The Flower Girl’s Rehearsal — the choreography of empathy

Belle dancing Before there was even a date for our wedding, my daughter, who is a Planner, had purchased a whirling pink tulle dress and tiny flowered tiara – the perfect ensemble for granddaughter Belle, age four, our Flower Girl. So she was fully prepared when finally, after scores of options had been considered and tossed, the lovely little park on the bike path near Wildflower House, with its amphitheater surrounded on two sides by trees and a river, was deemed the perfect spot for the ceremony to take place, and invitations went out.

For my part, I disintegrate rapidly into disgraceful remarks when forced to shop; I did not have a dress until three weeks before The Day. This needlessly worried the groom [read: “prepared him for The Future : )”].    

If you have a four-year-old in your life, you know that these little sprites are not all that predictable [not at all predictable], which surely adds a charming bit of suspense to a carefully choreographed processional. A rehearsal, we felt, was definitely in order.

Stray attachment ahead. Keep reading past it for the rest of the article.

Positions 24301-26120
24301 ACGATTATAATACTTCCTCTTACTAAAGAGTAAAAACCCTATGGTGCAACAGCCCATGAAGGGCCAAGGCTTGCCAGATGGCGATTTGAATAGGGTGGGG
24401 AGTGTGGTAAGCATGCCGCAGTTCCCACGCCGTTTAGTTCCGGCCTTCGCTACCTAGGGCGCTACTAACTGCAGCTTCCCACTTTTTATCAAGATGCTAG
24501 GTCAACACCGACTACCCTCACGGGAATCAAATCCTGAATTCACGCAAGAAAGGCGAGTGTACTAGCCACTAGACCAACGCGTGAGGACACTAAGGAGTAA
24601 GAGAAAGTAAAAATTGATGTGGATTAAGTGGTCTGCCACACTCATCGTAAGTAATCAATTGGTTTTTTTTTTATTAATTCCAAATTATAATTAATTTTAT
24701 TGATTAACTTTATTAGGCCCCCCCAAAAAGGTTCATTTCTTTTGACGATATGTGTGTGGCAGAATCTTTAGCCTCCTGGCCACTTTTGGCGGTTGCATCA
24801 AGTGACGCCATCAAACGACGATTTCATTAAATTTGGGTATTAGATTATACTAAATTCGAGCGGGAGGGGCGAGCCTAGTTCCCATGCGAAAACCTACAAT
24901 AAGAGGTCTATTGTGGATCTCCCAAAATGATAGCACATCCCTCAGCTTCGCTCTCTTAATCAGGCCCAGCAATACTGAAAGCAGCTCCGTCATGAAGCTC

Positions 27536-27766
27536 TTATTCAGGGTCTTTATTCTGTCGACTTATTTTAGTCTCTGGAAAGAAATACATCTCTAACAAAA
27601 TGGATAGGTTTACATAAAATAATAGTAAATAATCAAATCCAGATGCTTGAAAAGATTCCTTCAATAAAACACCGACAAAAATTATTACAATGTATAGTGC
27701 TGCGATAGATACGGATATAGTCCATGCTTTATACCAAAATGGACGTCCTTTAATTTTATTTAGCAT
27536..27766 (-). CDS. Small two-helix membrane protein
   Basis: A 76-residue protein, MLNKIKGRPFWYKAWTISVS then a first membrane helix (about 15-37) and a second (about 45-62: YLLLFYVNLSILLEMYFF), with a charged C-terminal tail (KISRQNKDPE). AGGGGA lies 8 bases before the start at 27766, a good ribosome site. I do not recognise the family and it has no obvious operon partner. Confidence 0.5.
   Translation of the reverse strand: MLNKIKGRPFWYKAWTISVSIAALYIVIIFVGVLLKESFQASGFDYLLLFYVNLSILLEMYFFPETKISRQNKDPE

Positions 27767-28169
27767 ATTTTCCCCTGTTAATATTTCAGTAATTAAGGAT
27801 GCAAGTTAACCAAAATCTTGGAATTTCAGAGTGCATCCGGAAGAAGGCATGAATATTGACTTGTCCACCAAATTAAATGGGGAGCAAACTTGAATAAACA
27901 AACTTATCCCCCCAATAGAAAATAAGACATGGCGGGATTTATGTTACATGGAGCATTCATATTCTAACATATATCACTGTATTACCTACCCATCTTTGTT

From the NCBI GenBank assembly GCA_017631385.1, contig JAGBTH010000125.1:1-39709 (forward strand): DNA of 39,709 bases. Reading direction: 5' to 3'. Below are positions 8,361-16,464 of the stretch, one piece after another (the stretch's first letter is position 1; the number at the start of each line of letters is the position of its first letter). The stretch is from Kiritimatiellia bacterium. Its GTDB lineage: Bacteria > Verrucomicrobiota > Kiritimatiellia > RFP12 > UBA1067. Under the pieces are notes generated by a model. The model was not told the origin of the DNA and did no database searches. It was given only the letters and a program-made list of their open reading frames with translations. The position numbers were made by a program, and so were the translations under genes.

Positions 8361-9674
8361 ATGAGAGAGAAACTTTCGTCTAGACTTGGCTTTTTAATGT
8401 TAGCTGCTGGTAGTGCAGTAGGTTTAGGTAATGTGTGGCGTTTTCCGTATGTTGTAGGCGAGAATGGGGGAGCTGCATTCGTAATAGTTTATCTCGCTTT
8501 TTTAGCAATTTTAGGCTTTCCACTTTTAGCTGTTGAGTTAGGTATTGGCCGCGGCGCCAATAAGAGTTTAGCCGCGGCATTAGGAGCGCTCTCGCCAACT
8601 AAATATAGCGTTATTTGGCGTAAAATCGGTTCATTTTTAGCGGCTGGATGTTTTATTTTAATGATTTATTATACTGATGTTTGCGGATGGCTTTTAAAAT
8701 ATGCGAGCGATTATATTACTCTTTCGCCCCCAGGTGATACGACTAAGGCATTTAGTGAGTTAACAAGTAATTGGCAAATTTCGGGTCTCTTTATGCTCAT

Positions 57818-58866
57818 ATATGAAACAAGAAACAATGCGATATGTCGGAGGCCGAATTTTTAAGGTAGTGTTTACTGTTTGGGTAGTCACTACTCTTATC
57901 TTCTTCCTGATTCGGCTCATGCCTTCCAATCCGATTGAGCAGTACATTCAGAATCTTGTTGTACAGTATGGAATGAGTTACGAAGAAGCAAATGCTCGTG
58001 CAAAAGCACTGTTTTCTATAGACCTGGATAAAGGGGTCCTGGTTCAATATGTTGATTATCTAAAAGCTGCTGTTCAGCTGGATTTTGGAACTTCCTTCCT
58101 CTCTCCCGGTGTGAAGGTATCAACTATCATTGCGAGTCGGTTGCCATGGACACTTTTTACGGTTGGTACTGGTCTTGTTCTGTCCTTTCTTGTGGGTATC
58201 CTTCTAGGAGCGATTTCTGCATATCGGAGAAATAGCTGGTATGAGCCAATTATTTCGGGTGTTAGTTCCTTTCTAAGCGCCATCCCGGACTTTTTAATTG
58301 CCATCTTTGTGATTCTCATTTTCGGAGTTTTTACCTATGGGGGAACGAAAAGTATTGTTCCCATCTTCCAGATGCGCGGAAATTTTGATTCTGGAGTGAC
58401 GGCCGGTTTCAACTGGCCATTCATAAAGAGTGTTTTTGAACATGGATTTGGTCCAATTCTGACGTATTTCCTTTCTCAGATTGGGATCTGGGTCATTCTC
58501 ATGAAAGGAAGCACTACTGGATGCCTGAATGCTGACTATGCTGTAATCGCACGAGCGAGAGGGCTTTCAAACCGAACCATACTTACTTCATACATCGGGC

So, on the sunny Sunday before the wedding, we assembled at the park — Belle, her mommy and daddy, the bride and groom and friends. A seat was found for Mommy, doctor’s orders as Belle’s baby sister, not due for another month, was rushing the clock. That left Daddy to manage the dry run (a prescient term if ever there was one).

Three Keys to Helping an Anxious Child

Key #1: Reflect, don’t deflect, feelings.

Key #2: Tune into the whole picture, not only the feelings that are most prominent.

Key #3: Use actions as well as words to reflect a deep understanding of your child’s inner experience.

Here’s what my son-in-law fully understood about Belle. Everything he did came from being tuned into these traits, feelings and strengths: